Nov. 30 marks the first instance of an annual day in which Israel will commemorate the “Jewish refugees from Arab lands and Iran.” In recalling the tragedy of the Mizrahi Jews, we are compelled to focus on the religious and ethnic persecution that continues to disfigure the Middle East today. At the same time, Israel has shown that a multi-cultural and multi-faith society is possible in the region—and that is the message that should ring loud and clear, whether we are mourning the Holocaust or the expulsion of the Mizrahi Jews, writes JNS.org Shillman Analyst Ben Cohen.
Jewish students at Wellesley College, a Boston-area school for women, fear that anti-Semitism is growing on their campus following what they call the school administration’s lax response to the anti-Israel activities of Students for Justice in Palestine (SJP). Wellesley also decided to eliminate the staff positions of Hillel director and Jewish chaplain, a move some Jewish students describe as the removal of their support system.
Melanie Goldberg, who was booted from an anti-Israel event at Brooklyn College last year for taking out information sheets to rebut the speaker, writes that the pro-Israel side is being drowned by its opponents on campus. We must show that anti-Zionism is in fact anti-Semitism when one side’s position is stifled, writes Goldberg, who now attends law school and is one of the founders of a new student-led legal chapter of the Louis D. Brandeis Center for Human Rights Under Law.
The numbers are staggering: 4,202 shluchim (emissary) couples working around the world; 94,650 students interacting with Chabad on campus annually; 37 million unique visitors per year to Chabad.org. On Nov. 23, more than 5,000 people attended the International Conference of Chabad-Lubavitch Emissaries. Since the passing of movement leader Rabbi Menachem M. Schneerson 20 years ago, there has been a 236-percent growth in the number of Chabad emissaries, who work in 80 countries and 49 of 50 U.S. states. A unique aspect of Chabad’s growth in America has been the significant participation of Jews across denominations and levels of affiliation in Chabad institutions—particularly in its schools.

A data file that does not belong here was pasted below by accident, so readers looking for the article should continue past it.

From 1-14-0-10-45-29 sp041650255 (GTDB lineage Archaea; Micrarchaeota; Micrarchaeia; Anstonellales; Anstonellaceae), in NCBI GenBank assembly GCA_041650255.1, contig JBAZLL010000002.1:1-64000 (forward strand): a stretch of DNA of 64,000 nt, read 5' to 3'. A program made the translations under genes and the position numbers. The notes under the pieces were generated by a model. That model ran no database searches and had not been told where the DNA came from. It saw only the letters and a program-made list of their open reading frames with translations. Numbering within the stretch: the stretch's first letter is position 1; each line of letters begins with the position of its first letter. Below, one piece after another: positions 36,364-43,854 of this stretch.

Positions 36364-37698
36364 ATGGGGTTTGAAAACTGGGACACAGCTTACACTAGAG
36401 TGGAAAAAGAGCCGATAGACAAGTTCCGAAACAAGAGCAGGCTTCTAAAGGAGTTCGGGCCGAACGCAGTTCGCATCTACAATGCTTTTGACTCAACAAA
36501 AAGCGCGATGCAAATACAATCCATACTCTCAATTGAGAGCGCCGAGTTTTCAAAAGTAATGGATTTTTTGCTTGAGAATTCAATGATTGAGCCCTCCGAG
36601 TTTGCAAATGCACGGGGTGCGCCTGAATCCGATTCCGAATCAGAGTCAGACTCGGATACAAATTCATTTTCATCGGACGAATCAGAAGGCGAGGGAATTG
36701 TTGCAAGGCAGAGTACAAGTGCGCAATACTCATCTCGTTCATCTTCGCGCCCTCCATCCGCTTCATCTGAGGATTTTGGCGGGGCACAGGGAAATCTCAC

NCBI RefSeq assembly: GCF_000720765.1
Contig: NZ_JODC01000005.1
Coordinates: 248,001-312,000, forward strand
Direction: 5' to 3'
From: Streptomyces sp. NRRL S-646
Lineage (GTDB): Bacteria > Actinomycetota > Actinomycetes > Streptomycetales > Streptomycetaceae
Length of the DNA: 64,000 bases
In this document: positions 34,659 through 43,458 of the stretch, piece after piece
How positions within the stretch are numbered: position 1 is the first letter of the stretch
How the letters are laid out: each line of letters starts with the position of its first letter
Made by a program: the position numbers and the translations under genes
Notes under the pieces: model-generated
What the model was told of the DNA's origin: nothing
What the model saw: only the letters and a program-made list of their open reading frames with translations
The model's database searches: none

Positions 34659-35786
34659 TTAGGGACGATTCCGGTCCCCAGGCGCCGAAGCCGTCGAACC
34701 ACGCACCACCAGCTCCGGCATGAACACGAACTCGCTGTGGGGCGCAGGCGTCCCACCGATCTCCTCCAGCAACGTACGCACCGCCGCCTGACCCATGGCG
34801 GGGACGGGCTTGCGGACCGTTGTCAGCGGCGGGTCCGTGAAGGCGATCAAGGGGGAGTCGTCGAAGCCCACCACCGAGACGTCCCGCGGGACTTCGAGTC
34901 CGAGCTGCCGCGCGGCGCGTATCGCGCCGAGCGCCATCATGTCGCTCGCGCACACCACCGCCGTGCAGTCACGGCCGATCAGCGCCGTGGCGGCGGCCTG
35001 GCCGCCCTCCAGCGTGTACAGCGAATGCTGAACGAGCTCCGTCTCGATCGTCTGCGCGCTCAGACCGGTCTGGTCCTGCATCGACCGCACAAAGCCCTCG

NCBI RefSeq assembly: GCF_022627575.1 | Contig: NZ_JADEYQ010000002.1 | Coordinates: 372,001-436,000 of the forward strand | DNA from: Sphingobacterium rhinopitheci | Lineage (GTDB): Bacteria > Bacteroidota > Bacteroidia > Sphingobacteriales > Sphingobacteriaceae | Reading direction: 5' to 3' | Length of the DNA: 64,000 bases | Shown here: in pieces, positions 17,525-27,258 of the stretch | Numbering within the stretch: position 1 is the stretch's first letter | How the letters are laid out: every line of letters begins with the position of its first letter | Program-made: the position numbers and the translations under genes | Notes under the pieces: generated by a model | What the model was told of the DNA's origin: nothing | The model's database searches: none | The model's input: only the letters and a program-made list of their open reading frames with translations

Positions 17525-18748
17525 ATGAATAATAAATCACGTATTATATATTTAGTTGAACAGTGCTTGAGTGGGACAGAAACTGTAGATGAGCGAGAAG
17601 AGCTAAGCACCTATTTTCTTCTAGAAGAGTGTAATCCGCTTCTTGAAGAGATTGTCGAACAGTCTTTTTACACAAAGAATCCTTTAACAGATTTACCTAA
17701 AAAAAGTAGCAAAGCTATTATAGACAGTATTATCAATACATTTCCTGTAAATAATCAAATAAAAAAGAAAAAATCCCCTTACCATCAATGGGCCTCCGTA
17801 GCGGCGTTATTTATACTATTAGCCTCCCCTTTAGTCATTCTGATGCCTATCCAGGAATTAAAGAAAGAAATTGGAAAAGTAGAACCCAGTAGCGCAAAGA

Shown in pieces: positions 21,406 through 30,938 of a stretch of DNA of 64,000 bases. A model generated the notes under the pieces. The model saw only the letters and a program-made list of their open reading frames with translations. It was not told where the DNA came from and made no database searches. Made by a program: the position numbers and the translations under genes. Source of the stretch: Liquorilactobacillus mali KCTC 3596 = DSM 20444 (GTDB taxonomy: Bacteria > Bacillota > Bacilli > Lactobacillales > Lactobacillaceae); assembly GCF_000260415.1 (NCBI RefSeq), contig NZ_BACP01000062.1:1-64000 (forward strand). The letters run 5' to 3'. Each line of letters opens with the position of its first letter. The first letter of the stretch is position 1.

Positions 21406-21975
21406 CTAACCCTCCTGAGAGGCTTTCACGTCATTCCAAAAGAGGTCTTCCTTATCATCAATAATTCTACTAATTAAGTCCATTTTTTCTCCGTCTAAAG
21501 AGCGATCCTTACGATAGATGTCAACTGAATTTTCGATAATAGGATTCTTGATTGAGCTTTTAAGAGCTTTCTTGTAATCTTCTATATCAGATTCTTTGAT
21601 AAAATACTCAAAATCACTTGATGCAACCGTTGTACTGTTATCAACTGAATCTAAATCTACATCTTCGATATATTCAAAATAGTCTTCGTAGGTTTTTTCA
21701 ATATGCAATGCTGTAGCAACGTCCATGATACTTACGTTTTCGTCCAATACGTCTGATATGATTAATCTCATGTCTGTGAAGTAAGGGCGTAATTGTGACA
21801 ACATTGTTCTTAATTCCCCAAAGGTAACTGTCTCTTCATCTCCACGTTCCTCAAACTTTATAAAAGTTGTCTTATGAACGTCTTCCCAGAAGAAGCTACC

Against the backdrop of growing threats facing Israel at home and abroad, one of the fastest-growing ethnoreligious segments in the U.S. is stepping up its support for the Jewish state. At the forefront of the interests of America’s Hispanic Evangelical Christian population is the National Hispanic Christian Leadership Conference (NHCLC)/Conela. Representing more than 100 million Hispanic Evangelicals in the U.S., NHCLC/Conela is now beginning to wield its considerable influence for the purpose of standing up for Israel. “My job is to convince young Latino people that supporting Israel actually works for the good of all in the Middle East,” said NHCLC/Conela President Rev. Samuel Rodriguez.
The 61st installment of Harvey Rachlin's new comic strip, "The Menschkins." See the color and black and white versions below. Click here for an introduction to the series. Click here for more JNS.org coverage on Jewish arts.
The Nov. 18 killing of Israeli Druze police officer Zidan Saif, who was the first officer to enter the scene of a Palestinian terror attack on worshippers at a Jerusalem synagogue, has spotlighted the Druze and Jewish communities’ united front against Muslim terrorism in Israel. Another Druze policeman was killed Nov. 5 in a Palestinian vehicular terror attack on a Jerusalem light rail station. “Most in Israeli society view the Druze very positively,” Shmuel Shamai, a professor at the Golan Research Institute and the Tel Hai College in Qiryat Shemona, told JNS.org.
With the gruesome images of the Nov. 18 terrorist attack at the Kehilat Bnei Torah synagogue in Jerusalem still fresh in the minds of Israelis and not likely to go away anytime soon, leaders of synagogues around the country are grappling with setting the right tone and safety procedures for an uncertain future. “By attacking people in a synagogue, they attacked us where it hurts the most, literally at the heart of the Jewish people,” says Gabie Sykora, a board member at the Kinor David synagogue in Ra’anana.